The mids are probably where I detect the least amount of difference especially in the french horn in Quadro Nuevo - Tango Del Mare, however the total package seems to come together nicely with a sense that the music is live in an intimate studio, yet somehow it sounds more engaging, more alive with the V5i. The closest visual representation I can think of is on an HDR TV where the upgrade allows the colors to pop out a bit more akin to the V5i allowing music to Pop a bit more, the former being more obvious or contrasting. The air around the instruments once again allows the separation to stand out in an impressive way since this track also carries a lot of depth and layers.

Highs
Im a huge fan of Jesse Cook, and unfortunately due to the COVID-19 virus outbreak the live concert I had booked is now cancelled, as a result listening to his recordings will have to do for now. When I play "I Put a Spell on you" I can hear a slight amount more air between the instruments. The twang in the background guitar takes an interesting seat on the stage, while Jesse guitar takes a slight backseat to the lush intimate vocals. I chose this song as its fairly busy with multiple layers without being overwhelming which would otherwise make it difficult to detect discernible differences, it also has vocals which if you may have guessed by now is the least of what I listen to. One would have to spend substantially more money on a better sounding setup for this genre of music (400i, LD i+ with V5i Op Amp). I do feel though however that the highs are somewhat discernibly different not by overall clarity but rather soundstage width and instrument separation or air around the instruments. I would love to at this point do A-B comparison on a stock OP AMP little dot but as mentioned this is unfortunately not in the cards at the moment as I don’t own two LD i+ amps.


Performance Closing thoughts:
The 400i's are a bit of chameleon when it comes to some recordings, they are very transparent and can be picky which makes them a great review candidate for showcasing the V5i. They scale very well with source quality and one thing I've noticed is that there is this invisible wall to the width of the soundstage, where height was never an issue but width can . At times, depending on the source cause the 400i's to sound out of balance or "Off" when the recording hits the "invisible" sound wall for width. This is more depending on the recording than anything else, strange though that I noly hear with the 400i's. That being said I do believe that the V5i has improved the overall width of the soundstage which I believe is the reason why there is a bit more air around the instruments, however this will not fix a sloppy recorded track that has no attention to detail. The V5i does seem to help a smidge with this virtual sound width wall phenomenon in the 400i's as well. Regarding the V5i there is no question though that its arguable one of the best performing op-amps available in its price class. As mentioned these are my findings and im trying to find differences and improvements, if someone was to swap the OP amp without one knowing, I highly doubt anyone would wake up one day and say "Hey! This thing sounds great…What happened?!". The improvements im noting could also be the placebo affect which unless I have a second identical amp that very few do, I cant perform an A-B switch to rule this out. Im still claiming that I notice an increase in air and soundstage in the highs, the lows dig a touch deeper and have more "soul". The music as a whole seems to sound a smidge more lifelike and engaging, more realistic and less digital.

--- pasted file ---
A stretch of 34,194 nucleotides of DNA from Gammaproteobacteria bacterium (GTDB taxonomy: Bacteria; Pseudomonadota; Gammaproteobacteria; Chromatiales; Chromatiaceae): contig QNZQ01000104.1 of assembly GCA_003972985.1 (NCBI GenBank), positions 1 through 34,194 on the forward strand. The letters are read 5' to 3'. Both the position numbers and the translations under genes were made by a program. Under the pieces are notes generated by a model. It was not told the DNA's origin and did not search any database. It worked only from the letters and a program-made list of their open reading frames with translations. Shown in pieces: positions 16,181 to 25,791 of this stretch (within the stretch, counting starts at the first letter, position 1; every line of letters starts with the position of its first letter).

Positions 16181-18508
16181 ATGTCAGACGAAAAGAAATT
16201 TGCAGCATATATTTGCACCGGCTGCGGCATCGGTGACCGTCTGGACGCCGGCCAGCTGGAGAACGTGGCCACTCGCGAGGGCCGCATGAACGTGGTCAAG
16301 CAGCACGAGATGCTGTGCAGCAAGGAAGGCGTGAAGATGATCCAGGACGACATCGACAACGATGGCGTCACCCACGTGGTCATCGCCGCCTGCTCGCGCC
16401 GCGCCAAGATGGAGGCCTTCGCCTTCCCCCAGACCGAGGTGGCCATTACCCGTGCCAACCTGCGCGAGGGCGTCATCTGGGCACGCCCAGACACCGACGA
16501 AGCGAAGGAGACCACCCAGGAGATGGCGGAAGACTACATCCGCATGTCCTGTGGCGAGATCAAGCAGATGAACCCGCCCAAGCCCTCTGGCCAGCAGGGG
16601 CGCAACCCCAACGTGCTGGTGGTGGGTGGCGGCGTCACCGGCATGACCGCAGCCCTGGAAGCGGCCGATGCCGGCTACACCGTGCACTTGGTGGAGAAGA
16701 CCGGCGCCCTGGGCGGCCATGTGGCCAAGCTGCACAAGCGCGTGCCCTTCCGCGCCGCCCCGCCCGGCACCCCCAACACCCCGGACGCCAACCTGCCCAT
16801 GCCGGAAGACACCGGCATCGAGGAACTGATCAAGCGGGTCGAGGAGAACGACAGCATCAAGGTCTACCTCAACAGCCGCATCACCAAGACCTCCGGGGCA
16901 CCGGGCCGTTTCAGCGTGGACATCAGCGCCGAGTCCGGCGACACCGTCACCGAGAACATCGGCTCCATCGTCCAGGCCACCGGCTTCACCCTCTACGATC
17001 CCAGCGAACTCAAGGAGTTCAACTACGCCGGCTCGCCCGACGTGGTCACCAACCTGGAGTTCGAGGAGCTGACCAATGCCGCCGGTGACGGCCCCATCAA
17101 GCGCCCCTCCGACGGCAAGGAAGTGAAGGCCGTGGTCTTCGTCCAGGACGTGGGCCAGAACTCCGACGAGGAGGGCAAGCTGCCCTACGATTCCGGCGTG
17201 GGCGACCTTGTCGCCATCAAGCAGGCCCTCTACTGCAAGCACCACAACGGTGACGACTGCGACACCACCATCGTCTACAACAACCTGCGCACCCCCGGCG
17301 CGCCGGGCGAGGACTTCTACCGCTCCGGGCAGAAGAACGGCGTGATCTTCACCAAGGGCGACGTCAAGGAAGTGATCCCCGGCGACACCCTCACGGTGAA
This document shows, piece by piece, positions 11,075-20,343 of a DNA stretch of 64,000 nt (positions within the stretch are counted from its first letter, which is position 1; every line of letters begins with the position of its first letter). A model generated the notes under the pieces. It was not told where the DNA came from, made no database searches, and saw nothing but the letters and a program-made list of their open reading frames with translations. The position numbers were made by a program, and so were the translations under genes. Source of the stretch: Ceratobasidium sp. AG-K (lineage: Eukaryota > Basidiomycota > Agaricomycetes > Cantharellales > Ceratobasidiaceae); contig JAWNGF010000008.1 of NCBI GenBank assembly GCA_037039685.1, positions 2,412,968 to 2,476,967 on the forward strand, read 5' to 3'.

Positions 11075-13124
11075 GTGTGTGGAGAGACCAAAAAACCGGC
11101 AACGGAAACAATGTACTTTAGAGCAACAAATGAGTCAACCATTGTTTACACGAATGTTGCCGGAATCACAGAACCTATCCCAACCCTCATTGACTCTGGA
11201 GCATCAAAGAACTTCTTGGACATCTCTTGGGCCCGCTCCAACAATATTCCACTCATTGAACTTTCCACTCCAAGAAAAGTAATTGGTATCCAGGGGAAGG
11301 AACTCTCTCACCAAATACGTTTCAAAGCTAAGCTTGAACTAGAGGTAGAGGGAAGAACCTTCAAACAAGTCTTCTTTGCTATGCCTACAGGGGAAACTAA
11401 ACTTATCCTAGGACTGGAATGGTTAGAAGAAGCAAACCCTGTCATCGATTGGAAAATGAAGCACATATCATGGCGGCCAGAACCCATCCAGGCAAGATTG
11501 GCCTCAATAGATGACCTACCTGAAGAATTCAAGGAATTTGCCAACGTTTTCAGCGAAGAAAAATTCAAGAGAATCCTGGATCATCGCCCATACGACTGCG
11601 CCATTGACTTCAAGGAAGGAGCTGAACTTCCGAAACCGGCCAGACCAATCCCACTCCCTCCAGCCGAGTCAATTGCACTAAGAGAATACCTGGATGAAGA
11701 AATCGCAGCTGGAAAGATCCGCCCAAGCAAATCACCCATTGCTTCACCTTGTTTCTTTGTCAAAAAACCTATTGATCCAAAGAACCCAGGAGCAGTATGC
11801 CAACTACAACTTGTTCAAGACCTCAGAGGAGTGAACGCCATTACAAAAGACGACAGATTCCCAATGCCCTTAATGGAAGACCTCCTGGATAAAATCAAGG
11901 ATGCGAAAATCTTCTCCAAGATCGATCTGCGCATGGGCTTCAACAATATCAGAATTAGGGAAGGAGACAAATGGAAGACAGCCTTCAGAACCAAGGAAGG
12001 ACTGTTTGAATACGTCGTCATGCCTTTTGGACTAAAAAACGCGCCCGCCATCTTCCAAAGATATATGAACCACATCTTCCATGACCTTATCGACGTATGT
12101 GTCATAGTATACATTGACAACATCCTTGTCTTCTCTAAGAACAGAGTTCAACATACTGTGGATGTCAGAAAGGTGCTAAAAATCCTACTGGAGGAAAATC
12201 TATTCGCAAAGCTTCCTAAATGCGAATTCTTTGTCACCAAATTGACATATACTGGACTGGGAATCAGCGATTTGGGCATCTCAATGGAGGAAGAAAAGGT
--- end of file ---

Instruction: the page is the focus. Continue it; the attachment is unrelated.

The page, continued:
Value
In The quest for value I think the V5i is a great opportunity to step up your game into some high end OP-amps. The price for admission is high compared to some other op amps but low in a world where people spend hundreds of dollars on cables. Once you justify how much you will use the equipment and whether or not its worth it to spend the money, the rest is easy. Since I’m not one to spend unnecessary amounts of money on speciality cables trying to convince myself I hear a difference, I’m far better off spending money on an OP AMP or two to maximize the equipment I already have. There are a lot of pieces of well designed equipment that were produced in china with generic but swappable parts, the little dot having come with a cheap op amp and basic tubes is a fine example. Op amp rolling is also cheaper than rolling the entire amp. Paired with the little dot i+ I think the V5i is a no brainer upgrade since you only need one, pair that with some nice tubes and you will have a winner. Given the opportunity if I got another amp I would likely be looking at installing these OP amps.

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Pros: Shines at mid frequencies
Good details
Lifetime warranty
Build quality
Cons: Expensive (for me)
Need some burn-in process
Burson V5i-D Review


Shalom,

Hello Head-Fi! In this review, I’m going to do a review on the Burson V5i-D op-amp. The op-amp was sent by Carlos from Burson Audio, so I’d like to give him and Burson Audio a thousand thanks for giving me a chance to try one of the world’s well-known op-amp in the world of audio.